Now there has been this change which returns me to the switch between capital and interest of which the latter appears as annuities. From the BBC.
You can now access that pot freely from the age of 55 (57 from 2028), taking out as much as you like, subject to tax.
This is for defined contribution schemes where you pay in and receive tax relief and take the money later after hopefully it has grown and some 25% is then tax-free. The driving force behind this change is the poor value of annuities which has been driven by lower bond yields. Quite how they work now in Switzerland or Germany where many bond yields are negative I do not know? But whilst annuities are flawed they do guarantee an income as we wonder what happens next.
So such a change should encourage more pension provision but the many changes are likely to have a reverse effect as people wonder if it will last? The uncertainty is added to by the proposal to scrap higher-rate income tax relief. This has been trimmed to some by other changes and has equity and fairness on its side to some extent but would be yet another change in a very long list.
Defined benefit schemes
This has been perhaps the clearest shift of all as it dies away in the private-sector and only exists in the public-sector because the full costs are rarely looked at. Also of course ministers, MPs and high level civil servants are the current major beneficiaries of them! But with inflation indexing so expensive in spite of the current low inflation rate there is trouble. The problems for the private-sector are added to by the rules under which they operate for solvency and assessment which are somewhere between bizarre and crackpot in my opinion.
Those retiring now on such schemes are benefiting highly and apart from the public-sector schemes that is now mostly in the past. A famous beneficiary was former Bank of England Governor Mervyn King whose antipathy to RPI inflation did not extend to his own pension fund which ended up being worth around £8 million. Of course on the other side of the ledger the case is much muddier for nurses,teachers and the police who get much lower sums and would reasonably argue that it is part of their pay deal.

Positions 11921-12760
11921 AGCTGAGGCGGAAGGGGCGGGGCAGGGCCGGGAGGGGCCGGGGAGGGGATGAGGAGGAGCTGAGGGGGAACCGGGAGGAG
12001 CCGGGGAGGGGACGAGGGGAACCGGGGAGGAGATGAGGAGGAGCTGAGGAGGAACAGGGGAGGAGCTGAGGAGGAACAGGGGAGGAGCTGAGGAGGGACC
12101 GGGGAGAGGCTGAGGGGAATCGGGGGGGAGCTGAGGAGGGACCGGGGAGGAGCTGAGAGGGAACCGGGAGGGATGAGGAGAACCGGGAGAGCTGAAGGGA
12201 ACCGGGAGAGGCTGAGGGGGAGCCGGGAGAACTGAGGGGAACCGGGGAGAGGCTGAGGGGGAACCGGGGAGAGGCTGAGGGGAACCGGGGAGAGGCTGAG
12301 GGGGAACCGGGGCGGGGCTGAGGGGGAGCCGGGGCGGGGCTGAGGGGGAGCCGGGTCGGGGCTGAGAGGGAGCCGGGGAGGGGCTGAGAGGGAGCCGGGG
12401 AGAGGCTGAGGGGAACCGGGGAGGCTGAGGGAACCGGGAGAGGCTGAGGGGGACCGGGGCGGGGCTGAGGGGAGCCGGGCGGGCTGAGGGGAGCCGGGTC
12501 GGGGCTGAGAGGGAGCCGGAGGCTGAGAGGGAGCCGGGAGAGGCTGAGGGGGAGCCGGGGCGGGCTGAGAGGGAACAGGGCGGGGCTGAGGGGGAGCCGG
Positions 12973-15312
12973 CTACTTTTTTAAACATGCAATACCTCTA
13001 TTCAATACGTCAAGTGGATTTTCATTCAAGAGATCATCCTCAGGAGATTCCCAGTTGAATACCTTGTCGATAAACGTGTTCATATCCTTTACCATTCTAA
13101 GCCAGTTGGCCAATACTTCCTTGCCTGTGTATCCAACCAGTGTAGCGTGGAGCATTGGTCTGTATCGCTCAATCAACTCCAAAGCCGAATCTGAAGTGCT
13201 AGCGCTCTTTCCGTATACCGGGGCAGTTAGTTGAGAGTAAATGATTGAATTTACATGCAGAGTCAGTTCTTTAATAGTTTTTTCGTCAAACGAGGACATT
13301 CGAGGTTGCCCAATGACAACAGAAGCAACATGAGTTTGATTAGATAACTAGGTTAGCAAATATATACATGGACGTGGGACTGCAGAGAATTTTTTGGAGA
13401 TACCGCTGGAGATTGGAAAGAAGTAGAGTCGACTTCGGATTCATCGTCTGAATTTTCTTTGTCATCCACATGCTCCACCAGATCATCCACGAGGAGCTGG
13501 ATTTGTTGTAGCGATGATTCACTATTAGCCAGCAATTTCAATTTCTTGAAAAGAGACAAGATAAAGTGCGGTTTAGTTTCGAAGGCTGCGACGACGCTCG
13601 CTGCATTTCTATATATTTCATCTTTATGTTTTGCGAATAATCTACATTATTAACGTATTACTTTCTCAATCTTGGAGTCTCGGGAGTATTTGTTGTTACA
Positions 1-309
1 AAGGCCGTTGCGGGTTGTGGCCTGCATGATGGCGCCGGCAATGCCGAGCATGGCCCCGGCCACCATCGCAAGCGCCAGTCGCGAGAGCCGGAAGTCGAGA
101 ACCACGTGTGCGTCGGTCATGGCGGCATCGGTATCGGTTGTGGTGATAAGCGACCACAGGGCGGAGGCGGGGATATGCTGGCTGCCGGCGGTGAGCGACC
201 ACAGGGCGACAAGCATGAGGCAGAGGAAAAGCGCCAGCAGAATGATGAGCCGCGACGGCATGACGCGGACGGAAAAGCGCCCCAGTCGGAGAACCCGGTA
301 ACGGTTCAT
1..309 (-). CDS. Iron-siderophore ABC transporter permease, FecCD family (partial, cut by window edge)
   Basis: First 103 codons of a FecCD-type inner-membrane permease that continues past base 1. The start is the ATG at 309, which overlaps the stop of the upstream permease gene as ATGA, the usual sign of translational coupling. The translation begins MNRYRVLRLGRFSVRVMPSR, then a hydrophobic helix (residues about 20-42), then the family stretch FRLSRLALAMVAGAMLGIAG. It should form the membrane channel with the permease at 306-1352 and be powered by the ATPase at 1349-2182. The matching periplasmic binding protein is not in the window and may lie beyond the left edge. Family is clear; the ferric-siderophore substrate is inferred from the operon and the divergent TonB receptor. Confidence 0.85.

There are good news stories here as it used to be the case that UK state pension provision was low and had been left behind by events. Obviously there are still people with low incomes but the rise in the basic state pension will have particularly helped the less well off and I welcome that. Although it has resulted in another issue for the public finances
But the multitude of other changes that have gone on have created an atmosphere of mistrust and who could blame the young for having no confidence in what they will receive? They could lose out at a stroke of a bureaucrats pen. The continual Ch-ch-changes are likely to see yet more money head towards the housing market where the situation is much simpler and easier to understand than pensions. This from the Guardian suggests changes in that direction.
A record amount of housing wealth was unlocked by homeowners aged 55 and over in 2015, with £1.61bn withdrawn through specialist equity release plans.